The tag reader 130 reads a tag identifier (tag ID) from the tag (step 210). The tag ID is associated in a database with the financial services card through, for example, the account number or other data held by the financial services card. The tag ID may be a PIN, the name of the card holder expressed in a binary code, a randomly assigned or algorithmically generated binary identifier sequence, or the like, that is associated with the financial service card by the provider or the user of the card, or on behalf of the provider or the user of the card. For example, when a credit card is issued, a companion RFID tag may be issued at the same time, where the RFID tag includes a tag ID that is associated with the credit card in the card provider's database, which database may be accessed by the controller 110.
The terminal 100 receives the card ID from the card reader 120 and the tag ID from the tag reader 130, and forwards the card ID and the tag ID to the controller 110. The controller 110 compares the card ID with the tag ID, with reference to the aforementioned database that relates the two (step 220). If the card ID and the tag ID match (step 230), i.e., they are both assigned to the same person or account, the transaction is approved (step 240); otherwise, the transaction is rejected (250). Optionally, more complex rules may be applied to determine whether the transaction is approved or not. For example, small purchases may be approved for billing to a credit card in the absence of a tag, or billed to the credit card given the presence of the tag but the absence of the credit card.
Thus, depending on the rules employed to approve or reject the transaction, someone attempting to use a financial services card would ordinarily need to have possession of both the card and the accompanying tag. Although this provides a great deal more security than is available absent the invention, there is still a theoretical possibility that the tag might be spoofed. For example, in the case of an RFID tag with a PIN tag ID, an unscrupulous person might ping the tag using a clandestine tag reader, unbeknownst to the tag's legitimate owner, and create a second tag having the same PIN, thus enabling the spoofer to use the credit card if it is stolen later on.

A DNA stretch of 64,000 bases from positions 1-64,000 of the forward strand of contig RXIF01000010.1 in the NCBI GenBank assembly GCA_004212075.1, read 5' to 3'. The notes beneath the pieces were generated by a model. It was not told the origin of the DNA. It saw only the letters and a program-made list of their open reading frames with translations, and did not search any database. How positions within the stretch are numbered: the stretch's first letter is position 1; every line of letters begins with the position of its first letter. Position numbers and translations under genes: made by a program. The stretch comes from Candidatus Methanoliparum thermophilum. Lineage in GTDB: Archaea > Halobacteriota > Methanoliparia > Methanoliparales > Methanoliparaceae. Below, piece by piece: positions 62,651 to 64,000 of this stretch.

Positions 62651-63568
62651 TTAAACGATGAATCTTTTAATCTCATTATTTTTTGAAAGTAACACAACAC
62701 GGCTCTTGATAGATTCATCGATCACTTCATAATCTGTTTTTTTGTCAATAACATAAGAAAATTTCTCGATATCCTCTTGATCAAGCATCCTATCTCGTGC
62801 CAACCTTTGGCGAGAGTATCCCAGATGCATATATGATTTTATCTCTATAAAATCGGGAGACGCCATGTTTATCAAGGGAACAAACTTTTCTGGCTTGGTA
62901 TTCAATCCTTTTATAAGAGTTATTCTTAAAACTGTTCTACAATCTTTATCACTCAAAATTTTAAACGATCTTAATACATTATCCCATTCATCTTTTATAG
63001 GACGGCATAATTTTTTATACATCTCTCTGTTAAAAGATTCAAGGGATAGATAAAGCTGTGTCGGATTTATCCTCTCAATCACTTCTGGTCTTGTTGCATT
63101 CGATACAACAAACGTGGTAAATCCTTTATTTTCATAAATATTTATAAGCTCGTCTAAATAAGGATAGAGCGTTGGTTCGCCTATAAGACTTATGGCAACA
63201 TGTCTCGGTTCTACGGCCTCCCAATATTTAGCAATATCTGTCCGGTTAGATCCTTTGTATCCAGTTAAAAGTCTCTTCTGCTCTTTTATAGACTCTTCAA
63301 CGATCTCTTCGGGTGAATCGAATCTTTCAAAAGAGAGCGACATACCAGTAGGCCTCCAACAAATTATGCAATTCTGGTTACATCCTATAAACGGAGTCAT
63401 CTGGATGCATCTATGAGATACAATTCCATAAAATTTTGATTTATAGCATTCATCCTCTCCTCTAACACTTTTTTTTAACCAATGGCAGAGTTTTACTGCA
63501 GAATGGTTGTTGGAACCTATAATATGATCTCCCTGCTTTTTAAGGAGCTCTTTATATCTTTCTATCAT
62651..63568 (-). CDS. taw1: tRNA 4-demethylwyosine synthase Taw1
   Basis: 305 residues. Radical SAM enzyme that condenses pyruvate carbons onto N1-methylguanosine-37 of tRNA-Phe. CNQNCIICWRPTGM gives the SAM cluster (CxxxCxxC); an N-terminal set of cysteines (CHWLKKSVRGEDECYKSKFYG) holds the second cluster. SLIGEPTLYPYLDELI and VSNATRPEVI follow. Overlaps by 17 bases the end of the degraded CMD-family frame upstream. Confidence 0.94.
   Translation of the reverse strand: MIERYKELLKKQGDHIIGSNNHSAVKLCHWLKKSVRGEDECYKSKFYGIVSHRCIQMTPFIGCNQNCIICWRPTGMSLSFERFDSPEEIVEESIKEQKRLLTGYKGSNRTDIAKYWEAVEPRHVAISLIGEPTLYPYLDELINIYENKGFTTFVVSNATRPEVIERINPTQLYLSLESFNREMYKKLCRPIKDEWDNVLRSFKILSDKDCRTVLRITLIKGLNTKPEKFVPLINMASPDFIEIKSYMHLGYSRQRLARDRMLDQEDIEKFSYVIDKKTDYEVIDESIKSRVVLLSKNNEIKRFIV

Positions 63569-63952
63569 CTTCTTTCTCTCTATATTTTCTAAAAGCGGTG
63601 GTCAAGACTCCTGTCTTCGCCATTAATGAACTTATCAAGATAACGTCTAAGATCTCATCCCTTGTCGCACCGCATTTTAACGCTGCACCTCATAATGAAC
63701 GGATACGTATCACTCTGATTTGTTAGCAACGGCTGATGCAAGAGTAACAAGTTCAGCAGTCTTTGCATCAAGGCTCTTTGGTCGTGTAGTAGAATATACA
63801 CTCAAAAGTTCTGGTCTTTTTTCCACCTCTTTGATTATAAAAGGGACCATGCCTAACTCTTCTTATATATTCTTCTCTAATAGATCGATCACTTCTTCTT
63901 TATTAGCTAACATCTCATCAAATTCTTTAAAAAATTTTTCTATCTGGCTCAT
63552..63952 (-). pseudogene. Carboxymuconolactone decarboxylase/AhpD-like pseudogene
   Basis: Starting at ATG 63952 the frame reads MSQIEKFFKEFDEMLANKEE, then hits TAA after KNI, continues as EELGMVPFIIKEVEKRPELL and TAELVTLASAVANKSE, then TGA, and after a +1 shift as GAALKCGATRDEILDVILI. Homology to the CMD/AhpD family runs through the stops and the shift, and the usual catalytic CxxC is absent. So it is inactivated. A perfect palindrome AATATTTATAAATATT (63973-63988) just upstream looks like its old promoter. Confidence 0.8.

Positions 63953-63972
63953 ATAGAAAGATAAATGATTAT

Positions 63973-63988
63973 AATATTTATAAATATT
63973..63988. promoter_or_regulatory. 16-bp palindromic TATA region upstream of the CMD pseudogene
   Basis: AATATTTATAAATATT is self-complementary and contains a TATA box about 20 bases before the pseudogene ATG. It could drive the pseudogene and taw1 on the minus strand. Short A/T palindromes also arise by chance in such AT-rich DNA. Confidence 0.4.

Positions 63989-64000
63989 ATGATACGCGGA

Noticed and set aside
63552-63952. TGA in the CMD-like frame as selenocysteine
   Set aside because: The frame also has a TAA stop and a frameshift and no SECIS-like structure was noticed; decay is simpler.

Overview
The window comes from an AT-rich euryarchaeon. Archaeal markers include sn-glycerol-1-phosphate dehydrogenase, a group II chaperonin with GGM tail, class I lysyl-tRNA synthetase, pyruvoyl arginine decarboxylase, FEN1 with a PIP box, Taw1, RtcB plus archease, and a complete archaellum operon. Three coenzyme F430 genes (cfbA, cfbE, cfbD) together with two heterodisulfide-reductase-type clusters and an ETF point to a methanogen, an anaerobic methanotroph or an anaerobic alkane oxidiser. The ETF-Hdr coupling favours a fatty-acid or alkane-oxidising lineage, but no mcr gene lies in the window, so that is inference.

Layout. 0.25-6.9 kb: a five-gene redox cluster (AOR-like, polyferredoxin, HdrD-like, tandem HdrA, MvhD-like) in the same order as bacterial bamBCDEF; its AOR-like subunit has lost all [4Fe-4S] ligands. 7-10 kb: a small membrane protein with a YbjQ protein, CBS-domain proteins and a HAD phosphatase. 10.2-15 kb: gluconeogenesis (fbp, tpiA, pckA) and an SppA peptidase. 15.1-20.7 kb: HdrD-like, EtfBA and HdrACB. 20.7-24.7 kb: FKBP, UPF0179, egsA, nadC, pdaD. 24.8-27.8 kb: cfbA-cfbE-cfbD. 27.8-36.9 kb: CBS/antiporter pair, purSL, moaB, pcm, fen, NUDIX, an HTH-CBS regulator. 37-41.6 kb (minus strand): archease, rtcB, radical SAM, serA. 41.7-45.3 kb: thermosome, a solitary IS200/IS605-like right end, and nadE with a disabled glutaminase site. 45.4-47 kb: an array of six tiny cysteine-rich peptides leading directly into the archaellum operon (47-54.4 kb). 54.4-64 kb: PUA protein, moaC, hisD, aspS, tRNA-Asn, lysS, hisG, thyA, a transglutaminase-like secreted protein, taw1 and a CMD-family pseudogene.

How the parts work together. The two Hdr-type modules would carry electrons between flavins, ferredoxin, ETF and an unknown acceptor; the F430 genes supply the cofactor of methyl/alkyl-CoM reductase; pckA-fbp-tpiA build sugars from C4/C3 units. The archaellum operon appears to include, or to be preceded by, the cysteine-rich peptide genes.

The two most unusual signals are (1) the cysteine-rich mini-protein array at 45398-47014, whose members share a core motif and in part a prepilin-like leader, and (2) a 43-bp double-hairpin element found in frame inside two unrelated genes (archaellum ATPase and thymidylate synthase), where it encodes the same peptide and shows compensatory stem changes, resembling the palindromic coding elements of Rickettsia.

As shown in
When the tag 300 comes into close proximity to the tag reader 130, the transceiver 310 may derive power from a field emitted by the tag reader 130, in the manner of a passive RFID tag. The derived power may be used to provide an electrical signal that operates the switch 320, which in this embodiment has a high control impedance, turning the switch 320 from off to on, thereby applying power from the battery 330 back to the transceiver 310 and to the logic 340. At the appropriate time, as described below, the logic 340 turns the switch 320 from on to off, thereby disconnecting the battery 320 from the transceiver 310 and the logic 340.
In the description of this embodiment that follows, the identifier stored in the tag 300 is called a partial tag ID. When the tag 300 is initialized, the partial tag ID and an encryption key are passed to the tag 300 through the port 350, and are stored in nonvolatile memory of the logic 340. When a transaction is up for approval, the tag ID is constructed from the partial tag ID and the current value of a security stamp passed to the tag 300 by the tag reader 130. The security stamp may be, for example, a random binary number chosen for this transaction, or the current clock time, or the like, so that the security stamp cannot be known a priori to a spoofer.
To construct the tag ID, the logic 340 combines the received security stamp and the partial tag ID, for example by concatenating or interleaving the two. The logic 340 encrypts the resulting combination to provide the tag ID. Any suitable encryption algorithm may be used, including standard single-key and key-pair algorithms. The logic 340 passes the so-constructed tag ID to the transceiver 310, and the transceiver 310 passes the tag ID to the tag reader 130. The logic 340 then turns the switch 330 off, thereby disconnecting the battery 330 from the transceiver 310 and the logic 340.
The terminal 100 passes the security stamp and the tag ID to the controller 110, which decrypts the tag ID in order to recover the partial tag ID (step 440), and proceeds as shown in
Although the foregoing has described systems, methods, and computer program products for verifying a financial services card transaction using a tag, the description of the invention is illustrative rather than limiting; the invention is limited only by the claims that follow.